NATO stands for the North Atlantic Treaty Organization, and it's an alliance with a lot of history. It began in 1949 with the signing of the North Atlantic Treaty, which includes a crucial agreement in the treaty's fifth amendment that if any of the nations who signed the treaty were attacked, the other nations who signed the treaty would assist in the defense of the attacked nation.

Reacting to recent statements:

Ever since President Truman signed the North Atlantic Treaty, every president has agreed with the 5th article of the treaty and has agreed pretty much unquestionably that the 5th article would be honored by the United States.

President Trump has not done this, and it's understandably concerning to many observers given the tone of the statements of the President. That being said his reasoning deserves to be understood, and his argument has merit: he has urged other nations who are a part of NATO to increase their military spending, and he's actually not wrong about this criticism. Many Members Of Nato do not follow NATO's guidelines when it comes to military spending, which is something that both Clinton and Sanders urged them to do back during the Presidential election.

NATO urges member states to spend at least 2% of their GDP on defense, but only the United States, Greece, Poland, Estonia, and the United Kingdom actually meet these requirements.

Pointing this out and feeling frustrated about it is entirely understandable. It's also worth noting that as far as anyone can tell, President Trump has changed his opinion on NATO repeatedly in the past hinting that he can be reasoned with on this issue.

Even though this aspect of President Trump's criticism of the participation of members of NATO is actually not unreasonable, that does not mean that President Trump should make his support of NATO's arguably most crucial article conditional.

One of the reasons for low participation in this aspect of NATO could be influenced by the fact that some countries have much smaller militaries than the United States, with one example being Iceland, which is a member of NATO and has been since the initial signing of the treaty in 1949 not even having an army.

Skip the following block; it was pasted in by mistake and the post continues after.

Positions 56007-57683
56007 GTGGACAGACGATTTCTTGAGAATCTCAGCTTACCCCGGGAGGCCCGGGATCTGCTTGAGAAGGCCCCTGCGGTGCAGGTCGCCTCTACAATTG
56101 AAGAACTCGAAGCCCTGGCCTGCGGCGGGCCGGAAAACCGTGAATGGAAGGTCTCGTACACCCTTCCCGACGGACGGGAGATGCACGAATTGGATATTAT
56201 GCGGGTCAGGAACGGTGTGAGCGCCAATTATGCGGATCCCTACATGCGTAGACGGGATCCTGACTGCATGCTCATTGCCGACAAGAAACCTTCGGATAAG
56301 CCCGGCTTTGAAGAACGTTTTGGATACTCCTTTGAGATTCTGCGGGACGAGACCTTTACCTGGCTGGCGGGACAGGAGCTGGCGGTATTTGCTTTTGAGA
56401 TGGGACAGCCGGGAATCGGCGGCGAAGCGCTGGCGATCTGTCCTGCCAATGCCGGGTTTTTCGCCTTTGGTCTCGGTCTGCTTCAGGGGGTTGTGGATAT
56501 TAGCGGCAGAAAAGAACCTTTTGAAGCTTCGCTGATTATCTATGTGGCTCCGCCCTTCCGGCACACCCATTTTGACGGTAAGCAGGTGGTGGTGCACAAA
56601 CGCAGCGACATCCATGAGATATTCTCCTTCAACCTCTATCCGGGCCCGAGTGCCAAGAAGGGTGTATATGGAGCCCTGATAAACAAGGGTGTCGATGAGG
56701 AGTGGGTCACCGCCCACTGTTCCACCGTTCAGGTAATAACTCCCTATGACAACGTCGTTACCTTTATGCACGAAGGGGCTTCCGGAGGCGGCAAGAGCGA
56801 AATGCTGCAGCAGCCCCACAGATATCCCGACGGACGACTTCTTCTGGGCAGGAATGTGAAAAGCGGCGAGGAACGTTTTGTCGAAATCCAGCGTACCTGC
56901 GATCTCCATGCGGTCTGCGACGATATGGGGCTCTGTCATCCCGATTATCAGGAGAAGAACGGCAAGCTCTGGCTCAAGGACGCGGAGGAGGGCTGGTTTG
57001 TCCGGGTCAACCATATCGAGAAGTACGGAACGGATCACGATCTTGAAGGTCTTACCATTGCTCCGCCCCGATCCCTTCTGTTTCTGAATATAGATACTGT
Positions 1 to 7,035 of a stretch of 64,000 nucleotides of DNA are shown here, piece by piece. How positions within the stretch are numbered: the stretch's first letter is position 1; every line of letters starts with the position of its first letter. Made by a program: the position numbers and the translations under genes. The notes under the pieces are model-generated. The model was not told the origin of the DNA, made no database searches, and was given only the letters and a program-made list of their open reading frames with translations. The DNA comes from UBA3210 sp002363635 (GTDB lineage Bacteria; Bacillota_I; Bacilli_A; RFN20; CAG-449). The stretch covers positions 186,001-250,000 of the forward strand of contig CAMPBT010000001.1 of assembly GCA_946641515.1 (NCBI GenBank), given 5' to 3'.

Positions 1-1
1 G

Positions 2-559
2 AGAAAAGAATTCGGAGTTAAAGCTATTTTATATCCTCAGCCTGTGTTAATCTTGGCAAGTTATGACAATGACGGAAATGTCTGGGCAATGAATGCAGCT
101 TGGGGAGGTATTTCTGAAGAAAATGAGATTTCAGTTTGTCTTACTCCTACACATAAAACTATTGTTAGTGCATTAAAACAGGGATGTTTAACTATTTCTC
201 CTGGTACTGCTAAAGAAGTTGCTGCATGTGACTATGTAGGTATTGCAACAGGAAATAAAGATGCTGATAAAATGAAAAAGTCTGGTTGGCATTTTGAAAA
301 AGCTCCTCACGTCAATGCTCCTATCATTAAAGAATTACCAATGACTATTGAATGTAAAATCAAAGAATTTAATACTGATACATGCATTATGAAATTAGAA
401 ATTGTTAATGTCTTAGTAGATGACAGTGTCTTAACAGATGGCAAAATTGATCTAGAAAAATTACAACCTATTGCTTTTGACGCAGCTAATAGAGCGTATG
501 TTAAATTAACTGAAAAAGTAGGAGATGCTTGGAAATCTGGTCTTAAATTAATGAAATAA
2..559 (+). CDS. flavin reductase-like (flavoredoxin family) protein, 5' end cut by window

Understanding the context of the low participation rates of other nations in meeting NATO's guidelines is important, but it's also worth noting that as recently as 2014, in a summit of NATO's members, the nations who weren't meeting the military spending guidelines collectively committed to gradually increasing their spending over the next decade.

Why defend NATO?

NATO is a valuable alliance, and among the signers of the treaty are some of our country's most valuable allies and partners such as Canada, France, the United Kingdom, and Germany, as well as some of the most influential regional leaders and states such as Croatia, Turkey, Iceland, Spain, and Portugal. It's a sign of our continued partnership with both historic allies and newfound friends and partners as global politics change the world around us, as well as being evidence that we understand that we cannot isolate ourselves from the world but must take an active role in global leadership.

It's an alliance of global leaders and nations who by and large value democracy and think it's worth protecting.

President Trump should not make statements about it lightly, because the world is watching and world leaders are influenced by the actions of NATO.

NATO is not just an alliance that exists on paper. NATO is an organization with its own influence and has even engaged with Russia as early as late 1989 with then Soviet Foreign Minister Shevardnadze visiting NATO headquarters and NATO Secretary General Manfred Worner visiting Moscow in July of 1990 to discuss future cooperation between NATO and Russia.

Currently, there are significant tensions between NATO and Russia, thanks to the annexation of Crimea and more recently the incident when Turkey shot down a Russian warplane that was reportedly violating Turkish airspace, but that is only further reason to protect NATO and to strengthen it.

While this does include calling for members of the alliance to increase their spending, threatening not to protect those nations if they refuse to pull their weight is not the proper way to defend NATO; in fact, it's quite the opposite with it only making NATO look weak in front of the rest of the world, particularly nations and organizations with desires to harm members of NATO.

President Trump needs to carefully consider each statement he makes about NATO and contemplate the potential global consequences of those statements. It's important to maintaining the current global order that he be careful to consider each possible reaction from other world leaders and world influencers before he makes a thoughtless statement such as hinting that he might not defend NATO's members if they happen to be attacked.